Given that some conflicts in West Asia are still smoldering, the potential for them to be rekindled with renewed vigor remains. One of the most effective mechanisms to stabilize the situation in the region would be to create a comprehensive regional collective security framework. A promising format is the Conference on Security and Development. Opportunities for its productivity and effectiveness largely depend on how subregional integration projects pan out.
The following article further develops existing proposals on shaping a regional security network in West Asia and North Africa. However, regional representatives are required to come up with an adequate response to regional challenges themselves.
New World Order—New Terminology (The Gulf and West Asia)
In a fast-changing world, reconfiguring alliances, Iranian-Saudi rapprochement, and Syria’s return to the LAS have brought new neo-modernist meanings to international relations. Escaping the precession of simulacra which we find ourselves in again and again will require sub-regional and regional structural reorganization. In this respect, analysts and researchers must inevitably face the need to define the conceptual framework for the new environment. Should the Middle East be referred to as West Asia and the Persian Gulf referred to as the Gulf? Not only are the forms and content of these terms changing rapidly, the connotations themselves are also undergoing remarkable transformations.
The notion of the Near East or Middle East (terminology commonly used in both English and Arabic) was invented as a convenient way for the British to describe their journey to India. The beginning of the twenty-first century and Pax Americana saw this concept take root so that the local inhabitants, analysts, and regional elites were forced to use these terms when referring to where they live, which proved vital to them. Foreign influences followed suit, with some exceptions. East Asia, Southeast Asia, South Asia have already taken shape as unquestionable term designations for their corresponding region. As for West Asia, however, the “Middle East” narrative remains dominant. In the quest to find new regional security solutions, “West Asia” could become a valuable synonym for the traditionally narrowly used concept of the Middle East. Such a change in terminology would not only provide a new perspective on existing long-standing problems, but might also bring economic and geographic components of cooperation to the forefront, allowing for comparisons with other regions of the world. Using the term “West Asia” for a potentially new inclusive structure—if the regions elites decide to create a permanent platform to discuss security and development issues—would help address the convergence of the Arab world (which already has its regional structure, the LAS) on the one hand, and Israel, Iran, and Turkey on the other.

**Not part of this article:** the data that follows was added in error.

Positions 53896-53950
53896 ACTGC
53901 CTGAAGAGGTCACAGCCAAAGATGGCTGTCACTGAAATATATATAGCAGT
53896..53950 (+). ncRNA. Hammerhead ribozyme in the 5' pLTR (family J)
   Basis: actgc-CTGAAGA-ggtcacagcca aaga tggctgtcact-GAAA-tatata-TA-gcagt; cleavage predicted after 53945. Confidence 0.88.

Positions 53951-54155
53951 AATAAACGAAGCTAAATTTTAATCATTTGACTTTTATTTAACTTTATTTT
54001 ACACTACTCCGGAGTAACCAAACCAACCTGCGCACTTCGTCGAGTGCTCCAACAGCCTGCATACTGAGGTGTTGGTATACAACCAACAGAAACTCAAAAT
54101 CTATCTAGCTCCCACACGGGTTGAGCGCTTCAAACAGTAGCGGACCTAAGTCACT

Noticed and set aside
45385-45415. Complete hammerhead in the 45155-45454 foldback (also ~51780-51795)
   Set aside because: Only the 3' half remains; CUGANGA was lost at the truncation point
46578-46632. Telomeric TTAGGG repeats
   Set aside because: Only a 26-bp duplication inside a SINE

Many researchers have already attributed the current regional changes to the emergence of a “new generation of leaders.” This is due, among other things, to the growing popularity of leadership studies. Renowned Arab leader Mohammed bin Salman has already declared his desire to turn the region into a “new Europe” of the 21st century. Nevertheless, the new generation of leaders would never emerge without the previous generation—those pragmatic and perhaps not as savvy individuals, forced to hide and conceal themselves, but occasionally act aggressively to accumulate resources and opportunities in order to secure their place in the emerging world order. Generally, the behaviors of the new generation have been triggered by ongoing global changes. As the author of this article has already noted, the return of the “Arab voice” could be anticipated in the midst of global transformations. Today, the leader of Saudi Arabia can allow himself, as was once the case for his country during the bipolar era, to discuss sanctions against the U.S. and refuse to follow his Western partners.